Water temperatures are dropping with the cooler climate, and excellent numbers of walleyes are generating the transition closer to shore in a number of places, which includes Lighthouse Gap, Extended Point, Rocky Point and places with structure which includes Knight and Bridges islands, Lake of the Woods Tourism reports in its weekly update. Ideal action is in 28 to 30 feet of water, and anglers are getting accomplishment trolling crankbaits, drifting spinners and crawlers or anchoring and jigging. Emerald shiners are starting to show up in the Rainy River, even though not in large numbers. Anglers fishing 4-Mile Bay have reported accomplishment in 14 to 16 feet of water.
Up at the Northwest Angle, anglers are catching walleyes in a range of approaches, which includes jigging on structure, pulling spinners or trolling crankbaits more than flats, Lake of the Woods Tourism stated. According to Sportsman’s Oak Island Lodge, anglers in Ontario waters have been catching some large crappies in 20 to 30 feet of water utilizing modest jigs and minnows.
Walleye fishing has been “really very excellent,” Mark Bry of Bry’s Guide Service reports. Water temperatures are dropping everyday, and numerous walleyes are in feeding mode, he stated. Appear for existing places at or close to culverts or bridges to create some fish, Bry stated, along with deeper rock piles. Walleyes also have began to move shallower, so anglers should really attempt pitching or trolling crankbaits in five to 12 feet of water.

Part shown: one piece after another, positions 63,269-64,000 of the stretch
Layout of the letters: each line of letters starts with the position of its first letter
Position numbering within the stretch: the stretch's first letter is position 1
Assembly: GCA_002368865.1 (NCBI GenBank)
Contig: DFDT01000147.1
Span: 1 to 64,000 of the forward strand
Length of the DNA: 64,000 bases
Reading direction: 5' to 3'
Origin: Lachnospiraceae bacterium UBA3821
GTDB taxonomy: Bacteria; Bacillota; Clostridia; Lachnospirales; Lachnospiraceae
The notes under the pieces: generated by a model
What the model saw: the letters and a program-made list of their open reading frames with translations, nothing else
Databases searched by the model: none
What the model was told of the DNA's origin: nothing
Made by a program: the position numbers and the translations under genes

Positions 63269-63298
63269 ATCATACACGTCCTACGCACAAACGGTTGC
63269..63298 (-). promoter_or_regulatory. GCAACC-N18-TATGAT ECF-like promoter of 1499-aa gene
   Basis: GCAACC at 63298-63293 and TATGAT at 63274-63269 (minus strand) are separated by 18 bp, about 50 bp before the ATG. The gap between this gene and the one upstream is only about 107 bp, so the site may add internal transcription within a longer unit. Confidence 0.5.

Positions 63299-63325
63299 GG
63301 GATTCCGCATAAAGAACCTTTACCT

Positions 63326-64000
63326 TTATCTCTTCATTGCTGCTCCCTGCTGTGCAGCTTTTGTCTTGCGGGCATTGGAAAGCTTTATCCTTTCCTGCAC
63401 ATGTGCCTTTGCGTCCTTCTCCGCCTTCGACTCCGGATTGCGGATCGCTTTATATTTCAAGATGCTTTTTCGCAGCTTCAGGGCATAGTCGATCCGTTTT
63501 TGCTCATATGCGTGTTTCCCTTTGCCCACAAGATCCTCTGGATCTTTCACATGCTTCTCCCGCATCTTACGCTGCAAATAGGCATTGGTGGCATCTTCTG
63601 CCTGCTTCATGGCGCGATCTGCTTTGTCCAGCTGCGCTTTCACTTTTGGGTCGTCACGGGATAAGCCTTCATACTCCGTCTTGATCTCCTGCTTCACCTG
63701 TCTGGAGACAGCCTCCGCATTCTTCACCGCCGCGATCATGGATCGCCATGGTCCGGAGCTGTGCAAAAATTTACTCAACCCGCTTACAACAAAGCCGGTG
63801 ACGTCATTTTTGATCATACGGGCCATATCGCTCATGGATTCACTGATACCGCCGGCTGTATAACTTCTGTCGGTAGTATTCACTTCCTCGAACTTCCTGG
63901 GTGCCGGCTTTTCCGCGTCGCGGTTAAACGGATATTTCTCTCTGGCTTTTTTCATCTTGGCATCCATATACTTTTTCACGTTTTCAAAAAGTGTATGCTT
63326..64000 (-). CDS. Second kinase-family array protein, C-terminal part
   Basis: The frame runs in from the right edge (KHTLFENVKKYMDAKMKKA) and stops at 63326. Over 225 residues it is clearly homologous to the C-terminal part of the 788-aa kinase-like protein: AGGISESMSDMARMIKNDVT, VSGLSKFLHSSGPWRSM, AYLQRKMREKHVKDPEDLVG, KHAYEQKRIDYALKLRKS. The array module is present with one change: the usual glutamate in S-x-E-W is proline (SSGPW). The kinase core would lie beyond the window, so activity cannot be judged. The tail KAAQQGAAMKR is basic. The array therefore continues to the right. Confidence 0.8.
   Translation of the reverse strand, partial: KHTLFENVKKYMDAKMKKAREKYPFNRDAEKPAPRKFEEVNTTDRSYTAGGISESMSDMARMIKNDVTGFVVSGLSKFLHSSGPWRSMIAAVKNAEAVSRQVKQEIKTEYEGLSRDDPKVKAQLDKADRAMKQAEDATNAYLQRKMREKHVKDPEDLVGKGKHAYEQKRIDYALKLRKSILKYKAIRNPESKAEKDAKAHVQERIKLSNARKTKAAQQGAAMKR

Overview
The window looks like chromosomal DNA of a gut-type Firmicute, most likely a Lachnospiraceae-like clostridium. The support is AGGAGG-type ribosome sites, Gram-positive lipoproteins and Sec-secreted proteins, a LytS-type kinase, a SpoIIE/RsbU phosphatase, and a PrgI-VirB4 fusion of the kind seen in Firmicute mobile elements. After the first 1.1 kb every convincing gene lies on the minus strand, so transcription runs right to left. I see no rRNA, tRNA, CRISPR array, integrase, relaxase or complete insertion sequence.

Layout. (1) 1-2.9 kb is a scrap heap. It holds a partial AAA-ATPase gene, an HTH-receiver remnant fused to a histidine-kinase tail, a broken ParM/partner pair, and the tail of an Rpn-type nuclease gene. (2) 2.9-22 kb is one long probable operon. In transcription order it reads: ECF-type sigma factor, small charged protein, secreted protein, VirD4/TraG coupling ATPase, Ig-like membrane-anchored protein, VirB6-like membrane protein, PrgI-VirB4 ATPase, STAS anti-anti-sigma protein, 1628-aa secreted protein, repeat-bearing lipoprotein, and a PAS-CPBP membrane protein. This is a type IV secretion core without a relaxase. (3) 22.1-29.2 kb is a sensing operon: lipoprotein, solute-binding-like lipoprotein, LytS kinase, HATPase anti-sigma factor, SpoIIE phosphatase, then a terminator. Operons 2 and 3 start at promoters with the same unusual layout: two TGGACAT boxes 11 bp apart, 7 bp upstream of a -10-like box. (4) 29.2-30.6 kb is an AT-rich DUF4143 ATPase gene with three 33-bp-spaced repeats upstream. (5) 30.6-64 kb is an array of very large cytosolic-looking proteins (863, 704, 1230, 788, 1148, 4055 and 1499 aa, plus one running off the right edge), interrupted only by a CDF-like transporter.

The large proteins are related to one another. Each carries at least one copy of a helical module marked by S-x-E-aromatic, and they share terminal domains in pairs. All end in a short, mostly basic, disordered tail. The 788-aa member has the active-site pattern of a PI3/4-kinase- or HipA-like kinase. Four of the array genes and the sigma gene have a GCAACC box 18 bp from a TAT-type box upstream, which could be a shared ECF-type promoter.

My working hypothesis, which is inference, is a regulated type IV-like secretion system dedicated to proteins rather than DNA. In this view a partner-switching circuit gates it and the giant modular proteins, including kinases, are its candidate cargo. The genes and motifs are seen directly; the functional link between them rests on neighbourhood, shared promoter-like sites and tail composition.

Anglers are catching pike mixed in with the walleyes, and white bass action has been “lights out,” Bry stated.
The poor climate this week hasn’t impacted catfish action so far, Grand Forks catfish guide Brad Durick reports. As of Thursday, the water temperature was holding at 63 degrees. With the cooler water, anglers should really give a spot at least half an hour prior to moving. The finest fish are coming from deeper holes reduce sucker minnows have been the finest bait, but cats also have hit frogs, Durick stated, particularly earlier in the day.
Turtle River State Park close to Arvilla, N.D.: Colour is at about 15% to 20%, the park reported on its Facebook web page reds are particularly abundant.
Red River State Recreation Region: Trees are just starting to turn to 10% colour.
Zippel Bay State Park on Lake of the Woods: Aspen have began to adjust slightly, but trees are only about 10% to 25% colour, according to the Minnesota Division of All-natural Resources’ weekly fall colors update. Asters are on complete show, and underbrush is turning a range of reds, oranges and yellows.
Hayes Lake State Park close to Roseau, Minn.: Trees are at 10% to 25% colour with yellow in abundance asters are in complete bloom along the trails, the DNR reports.
Itasca State Park: Ash trees are turning, with pockets of red, orange and yellow appearing in maple trees, the DNR reports. Trees are at 10% to 25% colour with wildflowers at 75% to 100%.
Old Mill State Park, Minn.: Leaves are just starting to turn, with sumac approaching its peak of red, the DNR reports.
Lake Bronson State Park, Minn.: Sumac are offering the most vibrant colour, the DNR reports, and hazelnut bushes have turned and are ripe and prepared for choosing trees just starting to turn.
Lake Bemidji State Park: Maple trees are just starting to turn along the park road, the DNR stated, with understory plants such as Virginia creeper turning red.
— Herald employees reports